A fourth law of robotics? Copyright and the law and ethics of machine co-production.
We are facing an industrial revolution unlike any other before. For the first time, machines are not just replacing manual labour, they are taking on jobs that require knowledge, intelligence and even creativity. In such a world, “training up” to find new, better quality jobs might not always be an option. This makes control over who can legally copy our skills, knowledge and ideas ever more important. If you can’t dance, can’t talk, and the only way about you is the way you walk, should the law…More
Evidence shows that EU copyright policy restricts data mining by academic researchers
Digital text and data mining opens many new research opportunities. Copyright and database legislation in the EU endows rights holders with greater control over follow-up research than in most other territories. According to a paper presented at the European Policy for Intellectual Property (EPIP 2015) conference in Glasgow…More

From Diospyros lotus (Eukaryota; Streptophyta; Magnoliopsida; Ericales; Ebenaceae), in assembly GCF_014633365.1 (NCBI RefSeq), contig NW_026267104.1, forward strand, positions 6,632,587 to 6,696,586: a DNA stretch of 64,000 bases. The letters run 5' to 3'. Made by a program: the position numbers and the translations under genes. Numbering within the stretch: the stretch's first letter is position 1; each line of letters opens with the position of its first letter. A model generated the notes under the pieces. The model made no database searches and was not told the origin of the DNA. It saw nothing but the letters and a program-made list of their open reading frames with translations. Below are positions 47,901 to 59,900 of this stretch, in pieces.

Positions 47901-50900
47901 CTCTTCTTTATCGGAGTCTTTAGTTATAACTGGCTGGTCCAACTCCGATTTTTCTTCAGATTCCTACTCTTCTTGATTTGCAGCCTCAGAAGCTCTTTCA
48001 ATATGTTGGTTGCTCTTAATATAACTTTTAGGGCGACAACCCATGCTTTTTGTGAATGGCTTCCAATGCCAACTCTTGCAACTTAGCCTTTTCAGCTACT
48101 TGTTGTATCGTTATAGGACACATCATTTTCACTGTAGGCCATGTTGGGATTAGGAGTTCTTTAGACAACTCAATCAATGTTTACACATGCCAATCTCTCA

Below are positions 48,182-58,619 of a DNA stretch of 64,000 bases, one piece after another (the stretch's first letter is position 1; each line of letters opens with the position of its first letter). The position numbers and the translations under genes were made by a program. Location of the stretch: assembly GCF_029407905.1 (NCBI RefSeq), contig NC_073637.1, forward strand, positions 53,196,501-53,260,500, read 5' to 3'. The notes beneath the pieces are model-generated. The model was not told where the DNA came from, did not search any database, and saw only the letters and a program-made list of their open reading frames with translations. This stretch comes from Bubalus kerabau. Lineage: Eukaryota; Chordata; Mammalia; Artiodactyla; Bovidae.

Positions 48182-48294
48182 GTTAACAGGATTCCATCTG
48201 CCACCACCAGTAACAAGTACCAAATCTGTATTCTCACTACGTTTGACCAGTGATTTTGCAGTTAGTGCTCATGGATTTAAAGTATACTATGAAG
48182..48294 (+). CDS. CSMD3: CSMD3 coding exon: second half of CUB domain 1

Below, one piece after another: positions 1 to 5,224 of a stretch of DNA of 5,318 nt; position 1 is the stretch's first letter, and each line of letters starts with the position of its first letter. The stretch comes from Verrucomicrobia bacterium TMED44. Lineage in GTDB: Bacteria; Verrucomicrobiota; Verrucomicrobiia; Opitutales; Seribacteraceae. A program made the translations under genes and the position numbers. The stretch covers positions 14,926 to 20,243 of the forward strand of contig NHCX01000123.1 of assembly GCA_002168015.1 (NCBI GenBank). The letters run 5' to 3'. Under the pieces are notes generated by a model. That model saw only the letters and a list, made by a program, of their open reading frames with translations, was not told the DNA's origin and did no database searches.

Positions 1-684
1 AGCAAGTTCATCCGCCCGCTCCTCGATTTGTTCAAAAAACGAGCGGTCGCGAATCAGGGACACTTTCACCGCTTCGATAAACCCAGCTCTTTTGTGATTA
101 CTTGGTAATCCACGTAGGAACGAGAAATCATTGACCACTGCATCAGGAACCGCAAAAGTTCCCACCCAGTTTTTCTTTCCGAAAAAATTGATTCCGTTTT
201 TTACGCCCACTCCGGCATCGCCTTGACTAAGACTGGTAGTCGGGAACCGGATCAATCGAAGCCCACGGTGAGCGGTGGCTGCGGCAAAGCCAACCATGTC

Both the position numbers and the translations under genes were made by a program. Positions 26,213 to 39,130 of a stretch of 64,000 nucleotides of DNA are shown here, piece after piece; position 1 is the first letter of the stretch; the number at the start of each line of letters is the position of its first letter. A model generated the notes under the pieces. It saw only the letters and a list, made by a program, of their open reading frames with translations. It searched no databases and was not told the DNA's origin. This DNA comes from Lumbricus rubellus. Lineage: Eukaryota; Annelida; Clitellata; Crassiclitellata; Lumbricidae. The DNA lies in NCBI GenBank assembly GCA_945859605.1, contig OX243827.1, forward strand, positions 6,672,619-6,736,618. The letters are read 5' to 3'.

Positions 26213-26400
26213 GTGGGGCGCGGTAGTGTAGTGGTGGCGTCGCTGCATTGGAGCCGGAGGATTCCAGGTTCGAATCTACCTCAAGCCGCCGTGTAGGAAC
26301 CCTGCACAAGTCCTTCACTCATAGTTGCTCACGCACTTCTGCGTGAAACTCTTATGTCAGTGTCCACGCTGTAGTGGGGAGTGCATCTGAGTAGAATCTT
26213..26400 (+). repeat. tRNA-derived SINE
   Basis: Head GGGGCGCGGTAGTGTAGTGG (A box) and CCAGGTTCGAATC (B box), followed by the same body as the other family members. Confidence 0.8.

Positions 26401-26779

Stealing Artworks from the Public Domain
When a work’s copyright expires and the piece transfers into the public domain, it means the general public should have unqualified access to reuse the work and create derivative works. But what happens when that work is a unique piece of art or cultural property valued at millions of dollars? And how is access made possible when a cultural institution holds the piece in its collections or vaults?…More
Standard-essential Patents Key Asset to Shape Global High-tech Production
Thanks to global high-tech telecommunication standards such as GSM, UMTS, or LTE, we can use our mobile phones anywhere in the world without having to switch devices. The same interoperability is true for standardized file formats like MP3 and JPEG, and in many other technological areas. Some technologies that are used to enable these standards are protected by patents – so-called standard-essential patents…More